Here is the June 1 California Crop Weather report from the Sacramento field office of the National Agricultural Statistics Service.
Memorial Day started with high pressure over California. This was a typical weather pattern for late May in the Golden State. Daytime highs in the Central Valley were in the 80s, along the coast the highs were in the 60s, and the desert temperatures were in the 90s to around 113 in Death Valley on Wednesday.
The weather pattern of significance for the week was mountain thunderstorms. Monsoonal moisture from the Gulf of California and an approaching low pressure system created perfect conditions for isolated mountain thunderstorms. Most of the thunderstorm activity was along the Sierra Crest and eastward.
The highest precipitation amounts fell in Yosemite Park in central California with nearly a half inch of rain. Other mountain locations in California had minimal amounts of precipitation fall in the rain buckets.
Rice planting was still underway. The last fields were being flooded in Yuba County. Herbicide applications were applied.
Barley continued to mature. Wheat harvest was winding down. Winter forage and other small grains were cut for silage. The third cutting of alfalfa hay continued. Corn planting and weed spraying in fields continued. Early planted corn fields were emerging.
The cotton crop continued to square. Thrips were treated in some cotton fields.
Oats continued to be cut and baled. Safflower continued to grow well. Sweet potato transplanting and hot bed digging continued. The sugarbeet harvest was underway.
Early varieties of wine grapes were in full bloom along the North Coast with later varieties expected to bloom within a week’s time. Mildew on grapes was a pressing concern throughout the state, so fruit thinning continued. Fungicides were applied on grapes in the San Joaquin Valley (SJV).
Pear fruit set was good along the North Coast, however, cool weather moderated crop growth. Bing cherry harvest continued in the Sacramento Valley. Strawberry harvest began to slow in the SJV but picked up in the Sacramento Valley.
Blueberry and blackberry fruit sets were complete in the SJV, and harvests began to increase. Prune, peach, nectarine, and apricot orchards were thinned, and harvest began in some areas in the Sacramento Valley.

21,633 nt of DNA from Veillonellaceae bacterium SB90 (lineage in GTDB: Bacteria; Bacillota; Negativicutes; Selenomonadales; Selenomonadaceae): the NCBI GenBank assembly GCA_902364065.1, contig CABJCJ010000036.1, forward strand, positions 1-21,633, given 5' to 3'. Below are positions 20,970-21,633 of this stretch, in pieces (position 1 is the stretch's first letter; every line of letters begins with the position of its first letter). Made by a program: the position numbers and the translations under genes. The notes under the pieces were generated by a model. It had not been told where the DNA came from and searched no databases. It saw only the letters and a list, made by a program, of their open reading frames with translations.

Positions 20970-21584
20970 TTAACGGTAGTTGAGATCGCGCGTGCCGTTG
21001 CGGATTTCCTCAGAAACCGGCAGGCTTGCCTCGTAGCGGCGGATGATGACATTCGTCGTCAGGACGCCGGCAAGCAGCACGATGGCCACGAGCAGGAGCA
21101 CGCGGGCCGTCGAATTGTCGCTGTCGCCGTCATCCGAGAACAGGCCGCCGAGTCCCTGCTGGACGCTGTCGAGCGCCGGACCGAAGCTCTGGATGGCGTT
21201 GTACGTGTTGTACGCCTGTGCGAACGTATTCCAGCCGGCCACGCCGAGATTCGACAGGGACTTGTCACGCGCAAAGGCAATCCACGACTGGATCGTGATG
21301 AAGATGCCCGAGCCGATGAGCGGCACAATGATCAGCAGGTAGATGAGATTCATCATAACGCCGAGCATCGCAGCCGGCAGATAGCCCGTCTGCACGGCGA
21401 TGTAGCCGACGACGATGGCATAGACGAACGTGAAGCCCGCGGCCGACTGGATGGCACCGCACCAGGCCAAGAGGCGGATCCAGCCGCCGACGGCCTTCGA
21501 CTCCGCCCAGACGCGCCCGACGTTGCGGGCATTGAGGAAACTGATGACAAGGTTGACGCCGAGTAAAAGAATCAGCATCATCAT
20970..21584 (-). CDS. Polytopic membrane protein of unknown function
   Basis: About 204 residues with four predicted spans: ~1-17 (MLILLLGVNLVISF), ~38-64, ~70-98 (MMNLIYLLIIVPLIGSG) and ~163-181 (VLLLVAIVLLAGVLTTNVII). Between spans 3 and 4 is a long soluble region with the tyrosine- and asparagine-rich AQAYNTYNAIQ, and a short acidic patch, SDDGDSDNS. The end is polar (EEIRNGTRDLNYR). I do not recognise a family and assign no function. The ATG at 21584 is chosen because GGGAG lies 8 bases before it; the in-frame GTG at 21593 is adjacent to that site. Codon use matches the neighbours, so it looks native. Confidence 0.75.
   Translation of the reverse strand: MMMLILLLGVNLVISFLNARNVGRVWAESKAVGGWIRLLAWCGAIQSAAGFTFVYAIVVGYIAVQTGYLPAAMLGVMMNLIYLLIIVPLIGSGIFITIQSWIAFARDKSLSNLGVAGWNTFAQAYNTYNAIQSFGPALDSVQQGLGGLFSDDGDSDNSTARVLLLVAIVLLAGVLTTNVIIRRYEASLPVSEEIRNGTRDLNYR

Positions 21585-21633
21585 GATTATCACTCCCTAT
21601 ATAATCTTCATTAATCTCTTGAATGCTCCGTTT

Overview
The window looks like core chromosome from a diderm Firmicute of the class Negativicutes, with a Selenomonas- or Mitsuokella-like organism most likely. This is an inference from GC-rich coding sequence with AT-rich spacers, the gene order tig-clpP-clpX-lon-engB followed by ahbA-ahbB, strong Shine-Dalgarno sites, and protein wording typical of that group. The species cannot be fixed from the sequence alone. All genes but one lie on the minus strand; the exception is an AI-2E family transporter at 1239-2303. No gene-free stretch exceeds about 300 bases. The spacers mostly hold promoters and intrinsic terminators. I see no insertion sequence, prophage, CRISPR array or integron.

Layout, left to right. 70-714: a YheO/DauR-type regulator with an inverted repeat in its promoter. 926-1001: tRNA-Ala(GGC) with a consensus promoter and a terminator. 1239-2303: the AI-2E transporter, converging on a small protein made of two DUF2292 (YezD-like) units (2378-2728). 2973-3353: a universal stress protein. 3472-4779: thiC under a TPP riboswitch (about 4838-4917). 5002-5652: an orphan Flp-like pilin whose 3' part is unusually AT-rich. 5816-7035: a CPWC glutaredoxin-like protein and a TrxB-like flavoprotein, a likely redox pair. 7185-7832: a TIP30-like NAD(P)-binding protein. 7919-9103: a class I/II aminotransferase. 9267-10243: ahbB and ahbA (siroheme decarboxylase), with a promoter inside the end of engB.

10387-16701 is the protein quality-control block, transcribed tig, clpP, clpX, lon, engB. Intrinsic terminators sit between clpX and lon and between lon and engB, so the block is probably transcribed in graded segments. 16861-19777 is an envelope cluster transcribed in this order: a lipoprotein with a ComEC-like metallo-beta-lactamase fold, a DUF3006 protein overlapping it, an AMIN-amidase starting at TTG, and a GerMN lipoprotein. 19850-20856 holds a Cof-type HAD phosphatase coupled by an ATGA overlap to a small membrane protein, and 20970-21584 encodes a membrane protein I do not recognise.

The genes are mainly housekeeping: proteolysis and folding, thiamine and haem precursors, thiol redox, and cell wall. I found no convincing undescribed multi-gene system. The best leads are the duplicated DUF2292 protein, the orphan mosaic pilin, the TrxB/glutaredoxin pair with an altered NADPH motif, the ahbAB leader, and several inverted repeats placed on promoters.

Peaches in the SJV were thinned. Irrigation was widespread for all fruit crops throughout the SJV. Olives were irrigated and treated for weed control. Pomegranates and figs continued to develop.
Widely fluctuating temperature conditions impacted the citrus crop in the SJV, causing June fruit drop in some Navel orange orchards. Excessive drying due to over maturity in the larger size classes caused some decline as the navel season began to conclude. Valencia orange, lemon, and grapefruit harvests continued.
Avocado fruit set development was almost complete for spring varieties.
Nutlets hardened well throughout most of the state. Almonds, pistachio, walnut, and pecan orchards were irrigated. Herbicides and Insecticides were applied to walnuts and pistachios.
Harvests of vegetables for farmers’ markets continued in Sutter County. Ground preparation and other maintenance activities were also taking place there. Onions were treated for thrips and aphids, while weed treatments were applied to sweet corn. Sweet corn planting continued in Stanislaus County, where squash was being harvested on the West side.
Imperial County’s onion and melon harvests were slowing down. Fresno County’s tomatoes were ripening in the warm weather, with about a month left until harvest. Carrots and onions were treated with fungicide, and herbicide was applied to garlic. Broccoli for seed looked good and was watched closely for bug infestation.
The carrot harvest progressed in Kern County and organic vegetables, lettuce, and Swiss chard were growing in the valley. The harvest of spring radicchio was completed in Merced County, where fresh and processing tomato fields continued to be planted.